1 Department of Physics, Chemistry and Pharmacy, Faculty of Science, SDU2 Faculty of Science, SDU3 Hunan University4 Max Planck Institute of Colloids and Interfaces5 Department of Physics, Chemistry and Pharmacy, Faculty of Science, SDU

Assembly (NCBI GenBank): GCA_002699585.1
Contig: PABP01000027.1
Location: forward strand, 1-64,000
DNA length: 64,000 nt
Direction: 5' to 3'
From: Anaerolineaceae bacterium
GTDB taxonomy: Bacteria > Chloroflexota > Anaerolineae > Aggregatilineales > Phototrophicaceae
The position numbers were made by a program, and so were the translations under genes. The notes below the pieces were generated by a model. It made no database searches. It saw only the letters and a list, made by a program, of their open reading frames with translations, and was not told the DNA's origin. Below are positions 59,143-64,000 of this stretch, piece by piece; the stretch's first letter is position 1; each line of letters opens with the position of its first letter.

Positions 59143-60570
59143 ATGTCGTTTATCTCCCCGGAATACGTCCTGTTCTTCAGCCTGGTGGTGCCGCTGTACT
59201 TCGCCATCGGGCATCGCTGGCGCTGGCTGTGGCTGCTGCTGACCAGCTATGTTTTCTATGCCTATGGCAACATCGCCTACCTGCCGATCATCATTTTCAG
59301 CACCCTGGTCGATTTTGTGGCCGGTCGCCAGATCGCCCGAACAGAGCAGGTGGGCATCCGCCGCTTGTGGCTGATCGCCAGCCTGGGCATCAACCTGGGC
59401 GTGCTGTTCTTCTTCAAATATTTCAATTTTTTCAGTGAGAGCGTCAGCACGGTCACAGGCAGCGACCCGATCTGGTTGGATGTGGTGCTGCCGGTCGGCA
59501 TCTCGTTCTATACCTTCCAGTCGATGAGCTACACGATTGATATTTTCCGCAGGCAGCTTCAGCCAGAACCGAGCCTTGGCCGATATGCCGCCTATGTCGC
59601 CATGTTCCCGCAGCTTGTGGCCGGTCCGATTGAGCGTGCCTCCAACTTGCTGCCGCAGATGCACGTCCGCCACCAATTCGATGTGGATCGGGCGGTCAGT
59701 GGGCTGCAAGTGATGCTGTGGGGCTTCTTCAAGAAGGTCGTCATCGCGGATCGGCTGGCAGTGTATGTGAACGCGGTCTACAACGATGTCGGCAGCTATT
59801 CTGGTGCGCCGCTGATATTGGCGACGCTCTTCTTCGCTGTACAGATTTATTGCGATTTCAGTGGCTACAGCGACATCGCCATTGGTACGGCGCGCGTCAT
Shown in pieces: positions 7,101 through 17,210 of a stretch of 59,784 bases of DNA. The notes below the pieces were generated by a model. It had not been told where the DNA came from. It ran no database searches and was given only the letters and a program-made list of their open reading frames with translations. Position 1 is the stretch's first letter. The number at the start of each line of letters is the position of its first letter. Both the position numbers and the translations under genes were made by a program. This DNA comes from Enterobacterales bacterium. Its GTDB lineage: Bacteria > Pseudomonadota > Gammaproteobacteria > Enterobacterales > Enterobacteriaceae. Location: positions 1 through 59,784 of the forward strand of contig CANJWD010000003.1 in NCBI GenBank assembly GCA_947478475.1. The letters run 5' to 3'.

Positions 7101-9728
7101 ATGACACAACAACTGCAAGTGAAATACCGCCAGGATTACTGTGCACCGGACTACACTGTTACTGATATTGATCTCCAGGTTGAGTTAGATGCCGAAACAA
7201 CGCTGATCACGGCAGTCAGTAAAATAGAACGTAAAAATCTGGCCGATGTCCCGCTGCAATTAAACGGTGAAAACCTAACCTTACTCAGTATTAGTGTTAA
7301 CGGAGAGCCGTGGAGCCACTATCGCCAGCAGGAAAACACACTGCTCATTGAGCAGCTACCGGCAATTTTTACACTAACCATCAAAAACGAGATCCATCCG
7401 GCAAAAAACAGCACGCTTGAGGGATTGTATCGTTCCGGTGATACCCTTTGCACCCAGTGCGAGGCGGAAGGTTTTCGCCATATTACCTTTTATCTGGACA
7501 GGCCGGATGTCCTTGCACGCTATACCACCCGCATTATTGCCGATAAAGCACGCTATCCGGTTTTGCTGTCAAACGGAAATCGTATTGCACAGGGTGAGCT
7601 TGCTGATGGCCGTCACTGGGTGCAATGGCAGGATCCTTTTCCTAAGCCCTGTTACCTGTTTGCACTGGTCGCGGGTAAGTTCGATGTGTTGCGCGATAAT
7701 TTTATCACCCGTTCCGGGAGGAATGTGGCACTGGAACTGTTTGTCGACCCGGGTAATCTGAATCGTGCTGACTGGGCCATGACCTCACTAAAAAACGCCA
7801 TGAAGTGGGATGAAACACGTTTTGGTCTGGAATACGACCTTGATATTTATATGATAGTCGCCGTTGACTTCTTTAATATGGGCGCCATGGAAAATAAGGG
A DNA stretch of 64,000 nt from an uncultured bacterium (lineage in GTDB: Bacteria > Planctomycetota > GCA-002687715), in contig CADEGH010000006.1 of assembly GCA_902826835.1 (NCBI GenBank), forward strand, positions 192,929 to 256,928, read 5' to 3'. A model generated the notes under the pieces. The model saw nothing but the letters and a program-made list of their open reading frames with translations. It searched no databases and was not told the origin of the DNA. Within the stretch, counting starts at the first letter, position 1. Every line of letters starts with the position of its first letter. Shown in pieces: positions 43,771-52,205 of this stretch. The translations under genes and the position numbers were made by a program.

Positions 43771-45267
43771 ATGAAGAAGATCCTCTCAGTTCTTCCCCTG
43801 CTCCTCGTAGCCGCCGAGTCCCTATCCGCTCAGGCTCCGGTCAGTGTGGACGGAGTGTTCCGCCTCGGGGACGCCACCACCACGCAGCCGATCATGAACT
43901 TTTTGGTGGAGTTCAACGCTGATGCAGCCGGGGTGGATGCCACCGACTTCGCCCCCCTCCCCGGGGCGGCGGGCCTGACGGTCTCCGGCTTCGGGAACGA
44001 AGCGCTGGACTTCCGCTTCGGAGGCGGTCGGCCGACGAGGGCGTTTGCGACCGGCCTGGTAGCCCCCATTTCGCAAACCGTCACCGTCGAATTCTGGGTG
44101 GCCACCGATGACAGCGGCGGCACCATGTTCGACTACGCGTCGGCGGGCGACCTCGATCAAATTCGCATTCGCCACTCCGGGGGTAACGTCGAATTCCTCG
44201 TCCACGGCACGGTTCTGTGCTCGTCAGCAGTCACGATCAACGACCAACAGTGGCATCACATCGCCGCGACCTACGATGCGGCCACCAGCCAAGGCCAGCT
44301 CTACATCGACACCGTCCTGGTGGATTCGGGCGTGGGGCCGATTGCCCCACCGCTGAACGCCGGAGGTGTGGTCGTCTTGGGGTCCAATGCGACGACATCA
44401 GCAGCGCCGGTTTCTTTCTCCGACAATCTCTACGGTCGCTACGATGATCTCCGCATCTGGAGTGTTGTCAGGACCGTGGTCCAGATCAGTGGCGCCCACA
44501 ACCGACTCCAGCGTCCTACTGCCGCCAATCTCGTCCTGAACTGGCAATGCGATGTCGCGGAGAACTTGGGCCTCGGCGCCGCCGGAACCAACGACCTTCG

Actin polymerization is coupled to the hydrolysis of adenosine triphosphate (ATP) into adenosine diphosphate (ADP) and inorganic phosphate (Pi). Therefore, each protomer within an actin ﬁlament can attain three different nucleotide states corresponding to bound ATP, ADP / Pi, and ADP. These protomer states form spatial patterns on the growing (or shrinking) ﬁlaments. Using Brownian dynamics simulations, the growth behavior of long ﬁlaments is studied, together with the associated protomer patterns, as a function of ATP-actin monomer concentration, CT, within the surrounding solution. For concentrations close to the critical concentration CT = CT,cr, the ﬁlaments undergo treadmilling, i.e., they grow at the barbed and shrink at the pointed end, which leads to directed translational motion of the whole ﬁlament. The corresponding nonequilibrium states are characterized by several global ﬂuxes and by spatial density and ﬂux proﬁles along the ﬁlaments. We focus on a certain set of transition rates as deduced from in vitro experiments and ﬁnd that the associated treadmilling ﰎor turnoverﰏ rate is about 0.08 monomers per second.